2. Mandarin   September 15, 2008 at 6:55 am

    There’s a built-in bias toward capital-intensive investment: they soak up the largest amount of the country’s surpluses, address the real need for new infrastructure, and do nothing to disturb existing socio-political arrangements.It might be a great deal easier to promote services and small business by loosening restrictions to entry, targeted business tax cuts, and placing more purchasing power in the hands of consumers and farmers.Put simply, the country’s surpluses can be diverted outside the central budget altogether. However, this implies a marked change in social arrangements. Higher and enforced minimum wages; mandated shorter hours; opening up the market for imported goods, and having the yuan sharply revalued, would achieve systemic reform quite effectively but they would require a drastic change in the export-lead model of which the leadership is so enamored.

  3. Louis Kuijs
    Louis Kuijs   September 15, 2008 at 9:34 am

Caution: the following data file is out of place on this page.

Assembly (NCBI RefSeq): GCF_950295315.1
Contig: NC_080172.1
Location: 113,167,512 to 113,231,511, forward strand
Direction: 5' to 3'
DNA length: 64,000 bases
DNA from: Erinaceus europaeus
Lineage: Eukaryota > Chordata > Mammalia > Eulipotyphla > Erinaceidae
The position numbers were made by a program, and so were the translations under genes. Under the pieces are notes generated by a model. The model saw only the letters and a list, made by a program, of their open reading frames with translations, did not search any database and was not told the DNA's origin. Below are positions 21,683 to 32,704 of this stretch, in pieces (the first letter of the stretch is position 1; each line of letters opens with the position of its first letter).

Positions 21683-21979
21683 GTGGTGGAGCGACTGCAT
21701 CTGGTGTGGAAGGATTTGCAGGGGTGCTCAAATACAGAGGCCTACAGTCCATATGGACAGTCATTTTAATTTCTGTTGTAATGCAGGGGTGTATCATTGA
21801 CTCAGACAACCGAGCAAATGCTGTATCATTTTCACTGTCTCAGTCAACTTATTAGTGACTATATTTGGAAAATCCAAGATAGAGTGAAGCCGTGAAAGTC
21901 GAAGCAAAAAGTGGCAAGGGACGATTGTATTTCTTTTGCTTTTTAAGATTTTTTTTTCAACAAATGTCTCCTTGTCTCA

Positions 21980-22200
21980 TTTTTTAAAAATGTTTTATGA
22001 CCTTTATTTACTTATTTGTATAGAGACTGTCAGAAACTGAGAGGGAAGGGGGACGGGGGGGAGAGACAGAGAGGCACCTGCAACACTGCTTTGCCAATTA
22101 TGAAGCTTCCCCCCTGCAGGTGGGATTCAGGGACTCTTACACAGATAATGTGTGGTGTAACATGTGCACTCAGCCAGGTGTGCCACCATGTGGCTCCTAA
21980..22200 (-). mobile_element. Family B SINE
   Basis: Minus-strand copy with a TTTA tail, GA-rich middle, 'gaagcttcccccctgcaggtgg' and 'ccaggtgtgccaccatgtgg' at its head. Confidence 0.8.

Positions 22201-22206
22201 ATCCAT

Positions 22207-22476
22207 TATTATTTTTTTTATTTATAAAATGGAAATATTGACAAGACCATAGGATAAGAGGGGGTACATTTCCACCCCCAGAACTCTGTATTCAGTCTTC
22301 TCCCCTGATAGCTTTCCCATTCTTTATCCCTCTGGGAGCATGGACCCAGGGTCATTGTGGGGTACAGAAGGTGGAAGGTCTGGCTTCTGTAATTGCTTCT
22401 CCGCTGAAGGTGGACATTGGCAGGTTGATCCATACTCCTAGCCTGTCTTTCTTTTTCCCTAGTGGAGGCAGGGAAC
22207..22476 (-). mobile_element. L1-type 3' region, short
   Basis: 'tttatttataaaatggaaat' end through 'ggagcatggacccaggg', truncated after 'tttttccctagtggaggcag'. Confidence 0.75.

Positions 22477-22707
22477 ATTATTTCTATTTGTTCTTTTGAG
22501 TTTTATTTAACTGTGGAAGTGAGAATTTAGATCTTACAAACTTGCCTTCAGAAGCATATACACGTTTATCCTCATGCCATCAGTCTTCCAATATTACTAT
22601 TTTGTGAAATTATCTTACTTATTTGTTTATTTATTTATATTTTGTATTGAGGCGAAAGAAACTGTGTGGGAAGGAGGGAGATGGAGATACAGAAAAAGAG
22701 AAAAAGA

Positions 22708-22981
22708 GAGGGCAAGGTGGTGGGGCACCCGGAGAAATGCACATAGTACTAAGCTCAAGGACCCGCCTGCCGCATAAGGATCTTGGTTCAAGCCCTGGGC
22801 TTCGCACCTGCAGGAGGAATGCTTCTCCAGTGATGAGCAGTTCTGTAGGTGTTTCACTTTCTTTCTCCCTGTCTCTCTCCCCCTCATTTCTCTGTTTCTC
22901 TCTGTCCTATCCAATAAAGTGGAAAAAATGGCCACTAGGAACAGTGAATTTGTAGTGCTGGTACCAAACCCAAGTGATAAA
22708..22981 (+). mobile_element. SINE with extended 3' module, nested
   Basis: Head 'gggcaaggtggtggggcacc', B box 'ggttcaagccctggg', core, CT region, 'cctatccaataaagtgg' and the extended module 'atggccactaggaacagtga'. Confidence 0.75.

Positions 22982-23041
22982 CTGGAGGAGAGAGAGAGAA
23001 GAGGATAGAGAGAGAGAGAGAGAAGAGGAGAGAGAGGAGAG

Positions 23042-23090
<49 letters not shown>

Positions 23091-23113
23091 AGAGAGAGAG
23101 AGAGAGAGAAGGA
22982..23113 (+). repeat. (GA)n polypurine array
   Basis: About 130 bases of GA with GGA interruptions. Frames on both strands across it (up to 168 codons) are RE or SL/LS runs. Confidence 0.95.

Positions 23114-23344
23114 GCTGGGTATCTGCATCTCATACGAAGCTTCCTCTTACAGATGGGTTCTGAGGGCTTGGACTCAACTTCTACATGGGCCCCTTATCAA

China Bull,I agree, in times like these, it is better not to be complacent about anything. China is sufficiently linked up to the global economy–at least its real economy–for risks to the global economy to translate into risks for China. In general, the domestic economy looks quite strong and provides a cushion. However, as you note, the housing market has shown signs of weakness recently, with developers feeling the pressure of the monetary tightening and housholds reluctant to buy as uncertainty on the outlook has increased. In my view, the main implication of further housing market weakness would be slowing construction activity. This would basically add to the external weakness as risks to overall growth. So far, prices are actually not falling, except in some particular cities. I am not sure that the impact via household balance sheets and/or houshold consumption would be very large. But, yes, the housing sector has emerged as a second source of risks, even as the medium term prospects for the housing market remain healthy.Mandarin,I agree, China’s traditional pattern of growth has a “built in bias toward capital-intensive investment” and an array of structural reforms is needed to shift the pattern of growth. In the paper linked in the blog above we discuss our preferred policy package. It includes several of the measures you mention, including loosening restrictions to entry and a stronger exchange rate. However, fiscal measures take quite a prominent role, because the kind of systemic change needed requires a more ambitious role for the government in health, education and the social safety net, as well as different pricing and taxation policies–to change the relative attractiveness to produce tradables/manufacturing goods compared to nontradables/service goods–and a change in the relationship between SOEs and the state. It also requires changes in the fiscal system to allow migrants to settle down as urban people, which is important for the encouragement of the kind of labor intensive, more service oriented, urban activity that would increase the share of wages in national income in a market-consistent way. Thus, I agree, just fiscal is not enough. However, fiscal measures are likely to help rebalancing, which a monetary loosening would not.